How it works

The UK federation uses the standards based Shibboleth software, developed by the Internet 2 community in the United States to facilitate the sharing of web resources that are subject to access control.

The Shibboleth architecture defines a way of exchanging information between an individual and a provider of digital data resources. Shibboleth is able to protect both the security of the data and the privacy of the individual viewing it. For further information see this Understanding Shibboleth page.

The common framework for access management defined by Shibboleth is being adopted by education communities across the globe.

Shibboleth Flow Diagram

This diagram shows the flows which can occur during a typical Shibboleth-enabled transaction, with the browser user arriving at the Service Provider site without an existing session and without any information about the user's home institution being known by the Service Provider. There are many variations on this flow, most of them a lot simpler. In addition, later versions of Shibboleth will be able to operate in other ways; and the terminology used to refer to components is subject to change. However, this is offered as a starting point.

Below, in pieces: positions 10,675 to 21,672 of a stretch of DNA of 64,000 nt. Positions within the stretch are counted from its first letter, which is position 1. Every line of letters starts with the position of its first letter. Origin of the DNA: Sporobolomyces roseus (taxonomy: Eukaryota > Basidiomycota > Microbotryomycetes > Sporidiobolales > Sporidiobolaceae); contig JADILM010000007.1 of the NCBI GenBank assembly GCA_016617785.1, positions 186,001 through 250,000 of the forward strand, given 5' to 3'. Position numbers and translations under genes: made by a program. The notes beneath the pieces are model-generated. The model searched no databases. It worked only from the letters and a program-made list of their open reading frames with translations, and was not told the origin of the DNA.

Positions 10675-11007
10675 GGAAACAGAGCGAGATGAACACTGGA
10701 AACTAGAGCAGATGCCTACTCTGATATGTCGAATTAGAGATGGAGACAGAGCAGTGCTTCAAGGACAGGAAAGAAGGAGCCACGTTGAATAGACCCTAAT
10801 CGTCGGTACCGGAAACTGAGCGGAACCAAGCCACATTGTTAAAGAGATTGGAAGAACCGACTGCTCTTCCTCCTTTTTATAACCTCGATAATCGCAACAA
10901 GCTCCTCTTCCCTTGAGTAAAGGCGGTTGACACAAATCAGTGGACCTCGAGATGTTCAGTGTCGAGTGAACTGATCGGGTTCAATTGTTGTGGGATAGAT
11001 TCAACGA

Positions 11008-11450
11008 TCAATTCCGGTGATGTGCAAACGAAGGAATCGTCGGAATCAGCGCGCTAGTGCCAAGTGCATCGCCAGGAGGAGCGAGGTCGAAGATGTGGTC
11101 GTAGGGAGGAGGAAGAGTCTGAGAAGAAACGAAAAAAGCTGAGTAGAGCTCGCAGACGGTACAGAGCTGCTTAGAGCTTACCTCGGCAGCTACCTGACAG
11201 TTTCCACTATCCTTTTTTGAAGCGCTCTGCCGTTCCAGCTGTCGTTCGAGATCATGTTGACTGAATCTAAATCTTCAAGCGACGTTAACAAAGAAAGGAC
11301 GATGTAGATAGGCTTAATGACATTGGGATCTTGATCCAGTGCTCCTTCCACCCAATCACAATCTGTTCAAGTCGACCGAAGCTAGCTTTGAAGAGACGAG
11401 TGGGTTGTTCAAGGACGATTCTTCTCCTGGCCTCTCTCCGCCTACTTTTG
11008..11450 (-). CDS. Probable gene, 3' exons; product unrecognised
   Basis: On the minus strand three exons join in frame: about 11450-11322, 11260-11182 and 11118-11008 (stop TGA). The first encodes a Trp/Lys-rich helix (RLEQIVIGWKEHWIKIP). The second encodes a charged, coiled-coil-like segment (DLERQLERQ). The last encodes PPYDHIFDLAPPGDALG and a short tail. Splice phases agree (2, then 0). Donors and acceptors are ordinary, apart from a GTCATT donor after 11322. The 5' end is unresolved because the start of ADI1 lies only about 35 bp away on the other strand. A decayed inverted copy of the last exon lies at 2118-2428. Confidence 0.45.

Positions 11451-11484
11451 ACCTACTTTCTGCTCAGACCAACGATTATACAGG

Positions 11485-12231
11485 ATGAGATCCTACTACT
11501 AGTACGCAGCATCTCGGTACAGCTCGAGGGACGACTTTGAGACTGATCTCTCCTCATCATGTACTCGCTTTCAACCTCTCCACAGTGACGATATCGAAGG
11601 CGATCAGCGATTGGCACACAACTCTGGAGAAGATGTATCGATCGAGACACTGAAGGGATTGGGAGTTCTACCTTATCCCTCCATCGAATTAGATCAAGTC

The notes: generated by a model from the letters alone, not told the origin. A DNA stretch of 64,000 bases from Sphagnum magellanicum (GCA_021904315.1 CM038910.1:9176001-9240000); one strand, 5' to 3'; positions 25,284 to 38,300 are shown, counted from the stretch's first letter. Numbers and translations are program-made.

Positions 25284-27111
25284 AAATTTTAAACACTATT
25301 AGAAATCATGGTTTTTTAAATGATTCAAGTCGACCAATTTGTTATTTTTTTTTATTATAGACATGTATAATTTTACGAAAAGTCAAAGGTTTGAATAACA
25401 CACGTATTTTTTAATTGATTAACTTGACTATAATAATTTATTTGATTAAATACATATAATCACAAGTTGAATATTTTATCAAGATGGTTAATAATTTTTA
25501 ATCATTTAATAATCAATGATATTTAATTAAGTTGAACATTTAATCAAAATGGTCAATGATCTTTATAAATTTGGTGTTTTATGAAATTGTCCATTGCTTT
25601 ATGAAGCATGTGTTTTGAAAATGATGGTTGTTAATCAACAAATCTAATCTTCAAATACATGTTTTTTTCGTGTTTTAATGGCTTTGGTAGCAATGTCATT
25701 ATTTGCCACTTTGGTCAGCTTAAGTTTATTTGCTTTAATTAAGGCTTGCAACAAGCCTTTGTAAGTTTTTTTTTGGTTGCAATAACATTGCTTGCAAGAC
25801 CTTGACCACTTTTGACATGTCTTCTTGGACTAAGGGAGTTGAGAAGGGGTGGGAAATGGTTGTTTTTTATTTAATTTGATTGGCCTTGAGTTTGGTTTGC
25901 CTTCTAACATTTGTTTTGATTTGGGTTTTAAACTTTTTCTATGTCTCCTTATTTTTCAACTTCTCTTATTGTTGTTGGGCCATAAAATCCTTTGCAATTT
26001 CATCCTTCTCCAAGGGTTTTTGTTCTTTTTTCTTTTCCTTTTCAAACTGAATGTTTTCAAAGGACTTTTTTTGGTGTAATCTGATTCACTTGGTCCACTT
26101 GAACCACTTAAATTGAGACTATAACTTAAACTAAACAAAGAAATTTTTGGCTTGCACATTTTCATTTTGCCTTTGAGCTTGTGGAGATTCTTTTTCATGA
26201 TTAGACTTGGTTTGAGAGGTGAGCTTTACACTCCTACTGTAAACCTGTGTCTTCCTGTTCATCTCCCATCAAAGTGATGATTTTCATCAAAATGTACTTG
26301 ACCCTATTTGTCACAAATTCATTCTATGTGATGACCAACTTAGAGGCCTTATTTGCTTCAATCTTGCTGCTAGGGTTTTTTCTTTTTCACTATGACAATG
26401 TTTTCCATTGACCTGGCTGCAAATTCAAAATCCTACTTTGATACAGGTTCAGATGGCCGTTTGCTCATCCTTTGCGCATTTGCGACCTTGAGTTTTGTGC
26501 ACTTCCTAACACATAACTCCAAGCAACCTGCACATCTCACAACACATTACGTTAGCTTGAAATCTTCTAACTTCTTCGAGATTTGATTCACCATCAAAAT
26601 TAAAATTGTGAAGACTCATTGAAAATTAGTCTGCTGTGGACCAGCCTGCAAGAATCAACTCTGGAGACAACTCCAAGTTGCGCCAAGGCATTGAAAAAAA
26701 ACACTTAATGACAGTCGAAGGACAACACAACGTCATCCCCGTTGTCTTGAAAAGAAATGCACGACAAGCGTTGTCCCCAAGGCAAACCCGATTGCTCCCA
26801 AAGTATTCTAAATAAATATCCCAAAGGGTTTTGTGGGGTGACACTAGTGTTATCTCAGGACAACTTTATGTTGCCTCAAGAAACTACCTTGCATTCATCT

1. The User attempts to access a Shibboleth-protected resource on the Service Provider site.
  2. The User is redirected to the federation WAYF.
  3. The User select his or her home institution (*Identity Provider) from the list presented by the WAYF.
  4. The Identity Provider, by whatever means it deems appropriate, ensures that the User is authenticated.
  5. After successful authentication, a one-time Handle (session identifier) is generated for this User session and is sent to the Service Provider.
  6. The Service Provider uses the Handle to request attribute information from the Identity Provider for this User.
  7. The Identity Provider, on the basis of its Attribute Release Policy, allows or denies attribute information to be made available to this Service Provider.
  8. Based on the attribute information made available to it, the Service Provider allows or refuses the User access to the resource.
    *Although the User's home institution is taken in the above summary to be equivalent to the Identity Provider, in fact an institution may choose to outsource the Identity Provider function to another organisation. However, this does not affect the principle of operation.